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How to modify an order for child support in North Carolina

On Behalf of | Aug 5, 2022 | Child Custody & Support, Divorce

Many North Carolinians view the entry of a final judgment and decree in a divorce proceeding as the last step in a long and painful march. They believe that all of the travails of getting divorced are behind them. Unfortunately, life does not move in such straight lines.

After a divorce becomes final, one spouse may decide to move to another state to accept a better job or because of a transfer offered by their current employer. In such cases, the custodial parent may need a modification of the original order for child support. How is such a change accomplished? The answer is bringing a motion for modification before the court that had jurisdiction over the divorce.

Convincing the judge to change the order

North Carolina statutes plainly state that a previous order for child support may be modified if the ex-spouse who wants the change can demonstrate a “substantial change” in circumstances that justify the requested modification. This requirement is essential. A divorced spouse cannot ask the court to modify an order for child support merely to re-litigate the factual issues that were presented to the court in the divorce proceeding.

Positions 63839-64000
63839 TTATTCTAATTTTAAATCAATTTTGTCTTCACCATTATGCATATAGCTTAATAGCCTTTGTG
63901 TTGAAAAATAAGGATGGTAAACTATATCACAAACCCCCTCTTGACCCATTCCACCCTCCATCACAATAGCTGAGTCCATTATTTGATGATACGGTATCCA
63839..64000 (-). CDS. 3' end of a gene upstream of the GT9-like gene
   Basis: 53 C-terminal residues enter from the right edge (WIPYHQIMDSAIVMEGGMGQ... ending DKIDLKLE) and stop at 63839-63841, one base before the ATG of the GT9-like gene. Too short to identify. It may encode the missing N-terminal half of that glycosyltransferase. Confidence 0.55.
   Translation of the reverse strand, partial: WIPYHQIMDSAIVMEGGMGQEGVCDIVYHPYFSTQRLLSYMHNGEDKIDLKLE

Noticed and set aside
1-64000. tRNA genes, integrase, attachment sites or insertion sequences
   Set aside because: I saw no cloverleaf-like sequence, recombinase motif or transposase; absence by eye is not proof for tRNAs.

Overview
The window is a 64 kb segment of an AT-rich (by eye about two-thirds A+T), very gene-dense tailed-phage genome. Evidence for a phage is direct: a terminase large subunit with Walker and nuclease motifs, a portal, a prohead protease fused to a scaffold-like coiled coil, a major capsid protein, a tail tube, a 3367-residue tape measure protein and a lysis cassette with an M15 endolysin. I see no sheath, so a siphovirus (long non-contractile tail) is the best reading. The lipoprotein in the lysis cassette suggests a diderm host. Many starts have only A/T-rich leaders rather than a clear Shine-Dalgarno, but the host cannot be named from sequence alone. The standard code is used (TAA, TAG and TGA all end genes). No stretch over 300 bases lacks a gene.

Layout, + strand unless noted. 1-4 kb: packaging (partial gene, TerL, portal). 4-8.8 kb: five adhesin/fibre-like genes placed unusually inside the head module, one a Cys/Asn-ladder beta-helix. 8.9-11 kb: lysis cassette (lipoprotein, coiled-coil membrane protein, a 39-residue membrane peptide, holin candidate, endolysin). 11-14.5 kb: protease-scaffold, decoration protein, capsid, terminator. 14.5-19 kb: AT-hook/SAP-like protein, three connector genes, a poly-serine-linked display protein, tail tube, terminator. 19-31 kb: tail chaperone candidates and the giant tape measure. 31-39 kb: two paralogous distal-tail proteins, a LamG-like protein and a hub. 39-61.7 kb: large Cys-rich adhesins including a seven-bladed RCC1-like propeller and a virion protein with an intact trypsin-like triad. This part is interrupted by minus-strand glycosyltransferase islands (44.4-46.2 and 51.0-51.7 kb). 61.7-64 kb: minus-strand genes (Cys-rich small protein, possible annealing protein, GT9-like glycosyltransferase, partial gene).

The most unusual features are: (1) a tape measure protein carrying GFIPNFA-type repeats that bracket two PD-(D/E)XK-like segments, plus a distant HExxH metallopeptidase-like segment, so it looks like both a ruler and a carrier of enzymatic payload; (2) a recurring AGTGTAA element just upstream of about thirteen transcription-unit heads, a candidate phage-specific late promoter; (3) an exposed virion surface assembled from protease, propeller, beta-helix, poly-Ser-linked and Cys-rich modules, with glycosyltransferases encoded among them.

The party seeking the modification must demonstrate a significant change in circumstances that was not before the court when it issued its original child support was ordered. A difference of 15% between the amount of child support payable under the initial order and the amount of child support payable pursuant to the requested modifications is presumed to constitute a substantial change of circumstances warranting an amendment of the existing child support order.

Relevant factors

Above all other factors, the court must make its decision based on what outcome will best serve the best interests of the child (or children). Other factors may include the child’s current living situation compared with the situation if the order is modified. The court must consider each parent’s gross income and living expenses.

The court may also consider the child’s healthcare needs, such as medical and dental care. If a motion to amend a child support order is filed with the court, both parents have an obligation to complete disclosure forms regarding their incomes and expenses.

Advice from a divorce attorney

Any divorced parent who is considering seeking a modification of an existing order for child support may wish to consult an experienced divorce attorney for an opinion on the likelihood of the success of such a motion.